Charles Sturt

Captain Charles Sturt (1795 – 1869) explorer, soldier and public servant
The person who opened up the Southern portion of Australia for free settlement was Captain Charles Sturt, one of Australia’s greatest and most heroic inland explorers. He was a man of courage and prayer, for “in many a scene of danger, of difficulty, and of sorrow he had risen from his knees calm and confident.”

The person who opened up the Southern portion of Australia for free settlement was Captain Charles Sturt, one of Australia’s greatest and most heroic inland explorers. He was a man of courage and prayer, for “in many a scene of danger, of difficulty, and of sorrow he had risen from his knees calm and confident.”

God spared his life on numerous occasions. He endured tremendous hardships when facing the harshness of the Australian inland, and, as Sturt completed his exploration with his men, who had complete confidence in and admiration for him, he “went down on his knees and with tears of joy offered his thanks to Almighty God.”

Charles Sturt loved the majesty of the bush and often “praised his God that He had done such wondrous things.” It was Sturt who in February, 1834 wrote to the Colonial Office. “He prophesied that the men of South Australia would one day people the heart of the continent and that the Australian colonies would emulate America. He urged them to convince the aborigine that the white man was coming as a brother. He urged them, too, not to give the aborigine trifling presents but to protect him against violence and aggression, until that day when as children of the same heavenly Father, they had all learned to look at each other with love and charity.”

Then there were men who believed God had a special purpose in the Christian settlement of Australia. Men such as the Permanent Under Secretary of the Colonial Office, James Stephen, who “believed that the government of men should conform to the government of God”, and encouraged Christian families to settle here, as well as being influential in the choice of Christian leaders in the colonising of the country.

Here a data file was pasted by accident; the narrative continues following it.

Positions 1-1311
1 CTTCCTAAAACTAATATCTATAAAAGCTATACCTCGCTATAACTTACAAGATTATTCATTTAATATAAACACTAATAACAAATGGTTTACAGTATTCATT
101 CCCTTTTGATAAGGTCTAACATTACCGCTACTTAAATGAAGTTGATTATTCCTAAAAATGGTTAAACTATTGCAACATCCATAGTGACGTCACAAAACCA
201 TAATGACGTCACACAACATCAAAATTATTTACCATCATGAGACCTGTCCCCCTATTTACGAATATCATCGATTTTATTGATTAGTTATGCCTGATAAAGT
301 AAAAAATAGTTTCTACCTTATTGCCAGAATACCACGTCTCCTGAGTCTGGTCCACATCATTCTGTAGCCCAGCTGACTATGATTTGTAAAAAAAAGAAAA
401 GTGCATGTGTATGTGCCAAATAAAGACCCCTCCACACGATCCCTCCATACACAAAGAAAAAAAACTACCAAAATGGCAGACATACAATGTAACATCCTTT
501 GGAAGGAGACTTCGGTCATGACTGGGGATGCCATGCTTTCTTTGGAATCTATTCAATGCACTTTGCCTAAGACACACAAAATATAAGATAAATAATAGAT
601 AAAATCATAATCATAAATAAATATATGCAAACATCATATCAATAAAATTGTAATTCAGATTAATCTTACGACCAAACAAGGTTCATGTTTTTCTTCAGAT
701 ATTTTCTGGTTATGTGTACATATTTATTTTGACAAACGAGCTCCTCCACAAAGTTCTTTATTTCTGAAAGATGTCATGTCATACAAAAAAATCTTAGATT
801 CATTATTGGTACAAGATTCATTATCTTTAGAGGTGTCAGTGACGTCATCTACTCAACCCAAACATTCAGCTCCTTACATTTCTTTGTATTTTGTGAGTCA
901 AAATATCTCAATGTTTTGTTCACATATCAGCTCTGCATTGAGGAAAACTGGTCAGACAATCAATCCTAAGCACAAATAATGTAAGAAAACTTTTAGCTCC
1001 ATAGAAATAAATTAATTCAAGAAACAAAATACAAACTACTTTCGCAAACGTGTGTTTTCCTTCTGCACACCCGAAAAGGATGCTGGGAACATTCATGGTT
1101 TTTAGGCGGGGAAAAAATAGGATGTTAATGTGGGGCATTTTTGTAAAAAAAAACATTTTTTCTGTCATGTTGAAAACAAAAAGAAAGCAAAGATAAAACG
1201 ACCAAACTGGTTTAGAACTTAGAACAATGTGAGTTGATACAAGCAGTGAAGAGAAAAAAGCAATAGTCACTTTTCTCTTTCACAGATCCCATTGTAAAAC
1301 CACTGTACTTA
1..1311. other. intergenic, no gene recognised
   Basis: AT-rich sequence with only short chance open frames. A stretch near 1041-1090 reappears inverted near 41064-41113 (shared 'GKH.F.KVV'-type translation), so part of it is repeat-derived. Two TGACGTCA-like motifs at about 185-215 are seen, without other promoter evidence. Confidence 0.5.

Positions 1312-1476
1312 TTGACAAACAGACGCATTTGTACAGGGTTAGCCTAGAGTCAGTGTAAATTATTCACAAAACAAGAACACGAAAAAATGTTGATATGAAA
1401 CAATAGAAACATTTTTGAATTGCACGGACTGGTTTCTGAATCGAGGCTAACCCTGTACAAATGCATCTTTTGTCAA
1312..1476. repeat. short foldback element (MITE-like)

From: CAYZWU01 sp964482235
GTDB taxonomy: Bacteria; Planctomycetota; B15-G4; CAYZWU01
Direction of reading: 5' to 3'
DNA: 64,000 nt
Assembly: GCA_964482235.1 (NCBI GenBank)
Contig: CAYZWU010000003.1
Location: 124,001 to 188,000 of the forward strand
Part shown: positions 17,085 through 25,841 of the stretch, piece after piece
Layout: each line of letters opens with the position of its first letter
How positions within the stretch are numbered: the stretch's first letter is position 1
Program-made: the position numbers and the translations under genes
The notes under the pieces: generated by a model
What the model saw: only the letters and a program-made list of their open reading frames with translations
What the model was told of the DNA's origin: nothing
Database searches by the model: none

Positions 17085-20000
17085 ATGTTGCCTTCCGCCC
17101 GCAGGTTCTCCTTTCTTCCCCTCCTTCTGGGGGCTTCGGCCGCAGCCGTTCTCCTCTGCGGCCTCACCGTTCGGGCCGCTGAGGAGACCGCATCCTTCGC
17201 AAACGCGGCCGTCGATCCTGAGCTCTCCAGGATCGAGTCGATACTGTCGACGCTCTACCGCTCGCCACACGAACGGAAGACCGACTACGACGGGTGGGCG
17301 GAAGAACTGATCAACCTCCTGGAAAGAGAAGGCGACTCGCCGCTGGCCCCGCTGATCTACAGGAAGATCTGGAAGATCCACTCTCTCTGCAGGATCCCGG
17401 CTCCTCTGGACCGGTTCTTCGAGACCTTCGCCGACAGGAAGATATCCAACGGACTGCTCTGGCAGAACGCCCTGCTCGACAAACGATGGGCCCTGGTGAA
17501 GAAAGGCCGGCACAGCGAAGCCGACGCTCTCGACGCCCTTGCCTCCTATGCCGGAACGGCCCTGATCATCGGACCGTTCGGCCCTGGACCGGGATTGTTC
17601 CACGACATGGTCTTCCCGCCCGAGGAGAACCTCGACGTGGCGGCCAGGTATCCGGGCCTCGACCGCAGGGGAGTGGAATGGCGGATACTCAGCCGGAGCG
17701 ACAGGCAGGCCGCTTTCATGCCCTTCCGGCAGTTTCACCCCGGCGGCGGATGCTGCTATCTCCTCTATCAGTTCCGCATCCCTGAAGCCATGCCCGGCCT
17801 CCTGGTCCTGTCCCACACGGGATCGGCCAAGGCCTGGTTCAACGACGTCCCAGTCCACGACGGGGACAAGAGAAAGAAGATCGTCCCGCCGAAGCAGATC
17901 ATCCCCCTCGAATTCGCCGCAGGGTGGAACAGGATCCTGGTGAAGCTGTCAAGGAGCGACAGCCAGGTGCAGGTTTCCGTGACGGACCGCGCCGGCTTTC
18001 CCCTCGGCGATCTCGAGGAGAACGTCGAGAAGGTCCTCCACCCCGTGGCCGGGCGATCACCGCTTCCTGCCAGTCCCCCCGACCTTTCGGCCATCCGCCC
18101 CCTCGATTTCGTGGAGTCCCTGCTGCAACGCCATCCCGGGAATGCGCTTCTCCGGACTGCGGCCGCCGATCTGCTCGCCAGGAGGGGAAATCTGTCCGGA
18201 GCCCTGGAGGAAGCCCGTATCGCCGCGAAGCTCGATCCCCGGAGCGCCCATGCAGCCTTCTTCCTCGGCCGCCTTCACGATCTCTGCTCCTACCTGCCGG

Stephen’s desire was to establish our nation as “a Christian virtuous enlightened state in the centre of the eastern hemisphere and within reach of the Chinese, Hindu and Mohammedan nations.” Certainly we are seeing the continuing fulfilment of this great prophetic statement given to the Lieutenant-Governor of Van Dieman’s land more than 160 years ago, as we see China opening up to the printing of the word of God, and as we see missionaries continuing to be sent out from this nation.

Many Christians were instrumental in the formation of South Australia, amongst them was a man named Robert Torrens who stated in a speech in the House of Commons in 1827 that “we are co-operating in the scheme of Providence and are the favoured instruments in causing Christian civilisation to ‘cover the earth as the waters cover the sea!’ ”

As chairman of the Colonization Commissioners when they first met in May 1835, he expressed the hope that they would be performing “an act of mercy for the natives of southern Australia by bringing them the gift of their great civilization and their Holy faith.”

Almost all of the directors of the South Australian Company were lay preachers. Robert Gouger, who was appointed Colonial Secretary was a devout Evangelical and even Wakefield acknowledged that without Gouger South Australia would not have been settled. It was Gouger who wrote a “Sketch of a Proposal for Colonizing Australia”. He also organized the first public meeting for the free settlement of the South Australian Coast attended by 2,500 people in a Christian Centre, “Exeter Hall” in London.

George Fife Angas, who resigned as a Colonization Commissioner to take up a position on the board of directors of the South Australian Company, was also a committed Christian and the real father of South Australia’s religious liberties. “My great object was, in the first instance, to provide a place of refuge for pious Dissenters of Great Britain, who could in their new home discharge their consciences before God in Civil and religious duties without any disabilities.” It was Angas’ hope “that South Australia will become the headquarters for the diffusion of Christianity in the Southern Hemisphere”.

Complete article, references and more on the establishment of South Australia : http://www.chr.org.au/vol2/chp6.htm

refer also The Inland Explorers : http://www.link-zone.net/gordonmoyes/history/inlandexplorers.shtml

There are many reminders in the Holy Trinity Anglican Church on North Terrace, of links to South Australia’s early settlers including memorial tablets on the walls to people such as Sir James Hurtle Fisher and a plaque commemorating the role of Captain Charles Sturt as a church trustee.

http://www.abc.net.au/local/stories/2008/05/17/2246598.htm
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